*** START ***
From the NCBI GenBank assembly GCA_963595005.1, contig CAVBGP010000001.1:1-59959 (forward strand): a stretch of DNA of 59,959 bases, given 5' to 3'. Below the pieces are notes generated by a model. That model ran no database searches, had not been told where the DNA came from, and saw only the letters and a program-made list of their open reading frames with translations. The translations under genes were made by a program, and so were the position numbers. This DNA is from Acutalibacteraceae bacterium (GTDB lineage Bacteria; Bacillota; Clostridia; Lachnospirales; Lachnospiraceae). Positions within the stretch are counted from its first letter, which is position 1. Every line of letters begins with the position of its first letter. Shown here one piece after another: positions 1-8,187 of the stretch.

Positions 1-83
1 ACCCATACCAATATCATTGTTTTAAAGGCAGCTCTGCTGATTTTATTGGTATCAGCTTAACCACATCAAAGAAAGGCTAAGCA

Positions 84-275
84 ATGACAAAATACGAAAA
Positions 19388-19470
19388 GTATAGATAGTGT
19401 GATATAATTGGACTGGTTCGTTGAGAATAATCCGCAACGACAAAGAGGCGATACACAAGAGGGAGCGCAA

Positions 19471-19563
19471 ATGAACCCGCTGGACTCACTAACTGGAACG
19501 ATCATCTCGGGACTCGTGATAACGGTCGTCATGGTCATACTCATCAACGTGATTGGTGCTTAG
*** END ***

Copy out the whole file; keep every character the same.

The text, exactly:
From the NCBI GenBank assembly GCA_963595005.1, contig CAVBGP010000001.1:1-59959 (forward strand): a stretch of DNA of 59,959 bases, given 5' to 3'. Below the pieces are notes generated by a model. That model ran no database searches, had not been told where the DNA came from, and saw only the letters and a program-made list of their open reading frames with translations. The translations under genes were made by a program, and so were the position numbers. This DNA is from Acutalibacteraceae bacterium (GTDB lineage Bacteria; Bacillota; Clostridia; Lachnospirales; Lachnospiraceae). Positions within the stretch are counted from its first letter, which is position 1. Every line of letters begins with the position of its first letter. Shown here one piece after another: positions 1-8,187 of the stretch.

Positions 1-83
1 ACCCATACCAATATCATTGTTTTAAAGGCAGCTCTGCTGATTTTATTGGTATCAGCTTAACCACATCAAAGAAAGGCTAAGCA

Positions 84-275
84 ATGACAAAATACGAAAA
Positions 19388-19470
19388 GTATAGATAGTGT
19401 GATATAATTGGACTGGTTCGTTGAGAATAATCCGCAACGACAAAGAGGCGATACACAAGAGGGAGCGCAA

Positions 19471-19563
19471 ATGAACCCGCTGGACTCACTAACTGGAACG
19501 ATCATCTCGGGACTCGTGATAACGGTCGTCATGGTCATACTCATCAACGTGATTGGTGCTTAG